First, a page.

Today North America is a global powerhouse. And the North American Free Trade Agreement (NAFTA) has played a huge role in creating that powerhouse. By integrating our continent, we have lowered prices for consumers, particularly American consumers; raised standards of living; and yes, supported millions of good, middle-class jobs. In the United States, trade with Canada and Mexico supports over 14 million American jobs—and between 5 and 6 million of those depend on the commercial relationship with Mexico. Think about what that means: one out of every 29 U.S. workers has a job sustained by U.S.-Mexico trade.
Most importantly, the reality is that we are not merely selling products to one another, but that U.S., Mexican, and Canadian manufacturers are literally building goods together, through an extraordinary network of integrated supply chains that know no frontiers, with products seamlessly crossing the border 4, 5, and sometimes even 6 times before completion. And many of those manufacturers in the supply chain are small- and medium-sized companies which, frankly, are and have been the backbone of the U.S. economy.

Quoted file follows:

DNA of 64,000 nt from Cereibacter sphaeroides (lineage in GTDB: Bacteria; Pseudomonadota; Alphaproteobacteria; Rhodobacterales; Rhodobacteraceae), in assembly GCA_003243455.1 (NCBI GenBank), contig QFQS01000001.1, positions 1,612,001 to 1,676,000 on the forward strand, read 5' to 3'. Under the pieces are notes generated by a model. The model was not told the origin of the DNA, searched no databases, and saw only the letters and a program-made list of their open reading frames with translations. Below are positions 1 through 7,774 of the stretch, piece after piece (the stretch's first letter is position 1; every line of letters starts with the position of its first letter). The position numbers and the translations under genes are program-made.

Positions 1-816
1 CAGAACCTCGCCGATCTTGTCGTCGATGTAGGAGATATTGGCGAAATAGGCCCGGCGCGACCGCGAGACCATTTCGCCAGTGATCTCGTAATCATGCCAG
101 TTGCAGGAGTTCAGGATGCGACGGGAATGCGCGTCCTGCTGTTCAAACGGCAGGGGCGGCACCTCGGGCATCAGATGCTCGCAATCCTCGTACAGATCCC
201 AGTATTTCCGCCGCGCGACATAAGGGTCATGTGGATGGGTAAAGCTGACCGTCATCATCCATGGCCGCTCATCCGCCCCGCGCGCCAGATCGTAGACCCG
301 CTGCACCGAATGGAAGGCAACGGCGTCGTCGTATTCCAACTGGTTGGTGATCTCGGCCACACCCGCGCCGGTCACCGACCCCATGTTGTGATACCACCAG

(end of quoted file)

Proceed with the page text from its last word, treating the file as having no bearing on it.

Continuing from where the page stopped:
Nonetheless, last Thursday, U.S. trade representative Lighthizer gave official notice to the U.S. Congress of the government’s intention to renegotiate NAFTA.
The trade representative’s letter, however, was also very clear that NAFTA has been successful for certain sectors of the U.S. economy, for example agriculture, investment services, and energy—which does indicate some evolution in the thinking of the administration.
The letter mentioned job losses in the manufacturing sector, which is the case but probably, in my opinion, not fundamentally as a result of NAFTA. In fact, an editorial in yesterday’s Financial Times, indicated the job losses would have been worse had there been no NAFTA. That is because of the integrated manufacturing supply chain which has enhanced the ability of North America to compete with China. Finally, loss of manufacturing jobs is also the result of technological change, which will continue to occur.